Neither snow nor sleet nor a sudden (and fortunately short) breakdown of Oslo’s public transit metro line would ruin the start of the FIS Nordic World Ski Championships (Ski-VM) in the Norwegian capital. The royal family was among those set to be out in force at opening ceremonies Wednesday evening.
King Harald, Queen Sonja, Crown Prince Haakon, Crown Princess Mette-Marit and the king’s sister, Princess Astrid, were on the program for the opening ceremonies due to begin at 6pm at Universitetsplassen downtown. Also on the guest list were 350 mayors from all over the country and several top politicians including Prime Minister Jens Stoltenberg.
Organizers of the international sporting event, due to attract thousands to Oslo over the next two weeks, woke up Wednesday morning to a light snowfall and predictions of warmer, wetter and foggy weather over the next few days. That wasn’t good news, nor were reports that a critical metro line needed to transport hundreds of thousands back and forth from town to the Ski-VM arenas had broken down.
A train on Oslo’s T-bane metro line suffered technical problems at the Ensjø station on Oslo’s east side early Wednesday morning. Smoke billowed from the train and entered the tunnel at Helfyr, and forced T-bane personnel to cut power to most all traffic on eastbound lines to Ellingsrud and Mortensrud.
Crews were able to quickly restore power after what a T-bane spokesman called “a little accident” and service resumed, albeit with some delays. It wasn’t the best start for the opening day of Ski-VM, organizers of which are relying on the T-bane’s Frognerseter line to get people to and from events. There is virtually no parking available at the arenas themselves and bus service is viewed as a last-ditch alternative, with only one road leading in and out of the Holmenkollen area where all competition will be held.
“We have a major arrangement looming before us,” T-bane spokesman Bjørn Rydmark told Norwegian Broadcasting (NRK), stressing that he thinks the transport lines are well-staffed and in the best shape possible to handle crowds despite Wednesday morning’s incident.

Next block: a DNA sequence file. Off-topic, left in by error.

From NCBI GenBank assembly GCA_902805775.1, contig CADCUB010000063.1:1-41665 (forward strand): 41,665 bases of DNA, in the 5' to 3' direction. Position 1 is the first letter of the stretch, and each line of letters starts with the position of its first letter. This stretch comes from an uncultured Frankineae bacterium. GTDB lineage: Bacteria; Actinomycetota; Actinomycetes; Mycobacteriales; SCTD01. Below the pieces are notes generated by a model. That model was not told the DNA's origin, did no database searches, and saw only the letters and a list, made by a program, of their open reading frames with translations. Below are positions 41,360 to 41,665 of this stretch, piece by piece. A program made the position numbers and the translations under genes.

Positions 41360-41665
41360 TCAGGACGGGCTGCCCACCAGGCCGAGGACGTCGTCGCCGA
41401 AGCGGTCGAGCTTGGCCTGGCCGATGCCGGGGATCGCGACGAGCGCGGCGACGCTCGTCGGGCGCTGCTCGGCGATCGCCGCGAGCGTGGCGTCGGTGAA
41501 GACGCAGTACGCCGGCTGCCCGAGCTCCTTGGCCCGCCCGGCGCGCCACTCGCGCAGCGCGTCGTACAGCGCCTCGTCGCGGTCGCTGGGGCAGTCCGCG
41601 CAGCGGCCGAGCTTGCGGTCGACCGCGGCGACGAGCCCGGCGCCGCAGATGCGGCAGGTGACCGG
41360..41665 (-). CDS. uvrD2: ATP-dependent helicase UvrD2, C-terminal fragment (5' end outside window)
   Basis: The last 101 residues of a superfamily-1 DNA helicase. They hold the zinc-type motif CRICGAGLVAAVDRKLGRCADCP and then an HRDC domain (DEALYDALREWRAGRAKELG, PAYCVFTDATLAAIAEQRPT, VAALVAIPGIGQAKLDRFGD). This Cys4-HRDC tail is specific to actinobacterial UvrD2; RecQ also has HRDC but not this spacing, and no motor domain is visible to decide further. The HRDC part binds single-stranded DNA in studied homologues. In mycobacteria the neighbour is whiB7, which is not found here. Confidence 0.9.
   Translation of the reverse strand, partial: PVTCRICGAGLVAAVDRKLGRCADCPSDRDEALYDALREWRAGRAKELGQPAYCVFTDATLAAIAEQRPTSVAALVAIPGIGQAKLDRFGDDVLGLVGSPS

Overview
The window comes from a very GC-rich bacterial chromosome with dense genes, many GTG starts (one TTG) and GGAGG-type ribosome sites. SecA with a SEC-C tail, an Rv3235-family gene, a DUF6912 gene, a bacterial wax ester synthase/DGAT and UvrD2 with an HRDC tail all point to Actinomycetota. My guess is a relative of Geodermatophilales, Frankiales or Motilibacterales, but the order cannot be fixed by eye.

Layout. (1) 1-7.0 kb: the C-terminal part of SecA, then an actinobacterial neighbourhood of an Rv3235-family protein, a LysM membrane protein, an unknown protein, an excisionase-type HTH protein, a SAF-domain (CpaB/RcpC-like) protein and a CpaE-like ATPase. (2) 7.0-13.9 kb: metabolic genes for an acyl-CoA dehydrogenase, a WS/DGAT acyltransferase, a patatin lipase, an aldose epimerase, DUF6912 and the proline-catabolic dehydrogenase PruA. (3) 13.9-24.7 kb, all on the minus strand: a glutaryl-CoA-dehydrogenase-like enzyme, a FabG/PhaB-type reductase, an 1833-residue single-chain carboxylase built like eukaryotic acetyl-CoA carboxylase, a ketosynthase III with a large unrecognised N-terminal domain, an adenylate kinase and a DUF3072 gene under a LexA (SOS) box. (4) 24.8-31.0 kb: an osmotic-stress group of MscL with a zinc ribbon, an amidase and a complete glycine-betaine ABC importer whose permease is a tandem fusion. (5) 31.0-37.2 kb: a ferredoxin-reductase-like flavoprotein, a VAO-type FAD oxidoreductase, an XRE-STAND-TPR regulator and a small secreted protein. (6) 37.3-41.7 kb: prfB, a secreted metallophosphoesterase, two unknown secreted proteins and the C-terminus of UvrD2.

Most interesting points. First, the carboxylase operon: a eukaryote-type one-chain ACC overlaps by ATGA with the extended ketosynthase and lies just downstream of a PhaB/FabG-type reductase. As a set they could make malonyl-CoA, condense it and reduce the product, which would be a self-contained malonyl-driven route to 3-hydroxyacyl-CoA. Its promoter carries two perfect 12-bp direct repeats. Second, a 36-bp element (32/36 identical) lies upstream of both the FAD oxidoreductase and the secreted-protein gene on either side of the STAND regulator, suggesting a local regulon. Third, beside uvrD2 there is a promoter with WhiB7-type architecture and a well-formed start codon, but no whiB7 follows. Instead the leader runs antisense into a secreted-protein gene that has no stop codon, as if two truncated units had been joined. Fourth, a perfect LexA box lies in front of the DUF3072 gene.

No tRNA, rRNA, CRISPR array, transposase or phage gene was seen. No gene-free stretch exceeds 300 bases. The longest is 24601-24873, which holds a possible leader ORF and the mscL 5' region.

Parade, music and VIPs
The evening’s opening ceremonies didn’t need to rely so heavily on the metro, and spectators could expect a parade with flags of all nations participating, music and VIPs. Among then was Prime Minister Jens Stoltenberg, who said he was looking forward for Ski-VM to begin.
“I’ll be attending many of the events,” he told newpaper Aftenposten. “We should be proud of hosting a new Ski-VM in Oslo and fantastic new facilities.” He said he’d be showing them off to other dignitaries, including his Swedish counterpart Fredrik Reinfeldt, even though the state has contributed only a relatively small amount of their funding. The City of Oslo has covered the vast majority of the NOK 2.4 billion (USD 400 million) now estimated to have been invested in the new skiing arenas.
King Harald and Queen Sonja, meanwhile, were expected to make frequent appearances throughout the world championships, and would be hosting other royal guests as well. King Carl Gustaf and Queen Silvia of Sweden would be on hand for skiing and ski jumping events on March 5 and 6 at Holmenkollen and Queen Margrethe of Denmark was expected to show up as well.
For program and other practical information about Ski-VM 2011, click here. (external link)